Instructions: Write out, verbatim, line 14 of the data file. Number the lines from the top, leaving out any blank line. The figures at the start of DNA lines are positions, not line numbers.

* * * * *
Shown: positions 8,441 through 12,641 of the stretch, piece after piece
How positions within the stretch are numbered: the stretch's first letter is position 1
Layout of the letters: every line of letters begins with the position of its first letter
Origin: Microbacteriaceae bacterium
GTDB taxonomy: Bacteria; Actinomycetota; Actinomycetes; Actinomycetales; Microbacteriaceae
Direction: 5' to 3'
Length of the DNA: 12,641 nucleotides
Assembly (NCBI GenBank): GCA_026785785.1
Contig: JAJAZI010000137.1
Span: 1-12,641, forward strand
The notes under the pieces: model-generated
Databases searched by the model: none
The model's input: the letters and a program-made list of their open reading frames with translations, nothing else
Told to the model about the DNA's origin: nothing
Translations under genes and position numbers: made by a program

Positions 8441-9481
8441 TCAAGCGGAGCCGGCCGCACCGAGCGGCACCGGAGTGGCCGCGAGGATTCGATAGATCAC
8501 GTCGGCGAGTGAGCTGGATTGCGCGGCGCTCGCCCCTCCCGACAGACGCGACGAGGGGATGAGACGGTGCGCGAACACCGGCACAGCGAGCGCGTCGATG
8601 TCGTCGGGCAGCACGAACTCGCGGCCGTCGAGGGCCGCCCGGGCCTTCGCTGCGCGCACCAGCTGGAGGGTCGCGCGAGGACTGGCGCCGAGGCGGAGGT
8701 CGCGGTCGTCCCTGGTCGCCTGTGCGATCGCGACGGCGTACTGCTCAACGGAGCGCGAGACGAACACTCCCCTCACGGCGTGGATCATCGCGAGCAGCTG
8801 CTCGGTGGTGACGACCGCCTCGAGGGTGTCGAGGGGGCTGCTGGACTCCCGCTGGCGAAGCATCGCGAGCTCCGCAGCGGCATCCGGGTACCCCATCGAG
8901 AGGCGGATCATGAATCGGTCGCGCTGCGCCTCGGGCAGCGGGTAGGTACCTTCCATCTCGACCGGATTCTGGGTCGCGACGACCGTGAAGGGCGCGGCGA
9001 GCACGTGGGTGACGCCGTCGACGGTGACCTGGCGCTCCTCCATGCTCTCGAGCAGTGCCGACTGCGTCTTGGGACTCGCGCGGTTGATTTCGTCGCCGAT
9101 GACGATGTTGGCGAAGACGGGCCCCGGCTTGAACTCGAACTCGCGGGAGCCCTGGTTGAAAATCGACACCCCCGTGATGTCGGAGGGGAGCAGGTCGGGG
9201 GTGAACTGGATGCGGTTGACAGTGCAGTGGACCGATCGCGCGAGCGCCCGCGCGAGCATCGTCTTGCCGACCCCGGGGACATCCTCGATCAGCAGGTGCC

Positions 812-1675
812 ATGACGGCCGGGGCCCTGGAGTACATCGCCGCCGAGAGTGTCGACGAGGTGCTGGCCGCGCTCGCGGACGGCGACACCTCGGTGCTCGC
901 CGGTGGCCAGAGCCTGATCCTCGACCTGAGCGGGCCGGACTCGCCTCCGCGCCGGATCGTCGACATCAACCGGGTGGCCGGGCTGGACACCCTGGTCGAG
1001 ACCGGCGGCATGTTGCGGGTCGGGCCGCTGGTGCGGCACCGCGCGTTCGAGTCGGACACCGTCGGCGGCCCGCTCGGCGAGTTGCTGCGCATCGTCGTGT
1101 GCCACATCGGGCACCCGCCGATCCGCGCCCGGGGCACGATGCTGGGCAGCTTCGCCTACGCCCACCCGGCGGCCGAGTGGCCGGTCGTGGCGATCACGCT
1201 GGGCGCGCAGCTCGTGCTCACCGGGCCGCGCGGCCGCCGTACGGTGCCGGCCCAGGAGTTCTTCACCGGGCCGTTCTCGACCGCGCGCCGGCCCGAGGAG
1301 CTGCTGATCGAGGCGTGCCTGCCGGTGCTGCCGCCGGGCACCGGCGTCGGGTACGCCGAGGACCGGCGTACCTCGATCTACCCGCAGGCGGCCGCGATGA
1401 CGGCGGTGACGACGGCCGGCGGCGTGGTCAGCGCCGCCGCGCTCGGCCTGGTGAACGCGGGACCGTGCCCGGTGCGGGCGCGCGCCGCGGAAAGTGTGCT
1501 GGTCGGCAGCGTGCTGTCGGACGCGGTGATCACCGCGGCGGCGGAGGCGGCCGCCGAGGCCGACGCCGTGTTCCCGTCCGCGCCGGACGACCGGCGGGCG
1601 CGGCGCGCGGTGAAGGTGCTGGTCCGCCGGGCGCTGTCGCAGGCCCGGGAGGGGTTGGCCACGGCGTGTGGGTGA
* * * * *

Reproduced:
Told to the model about the DNA's origin: nothing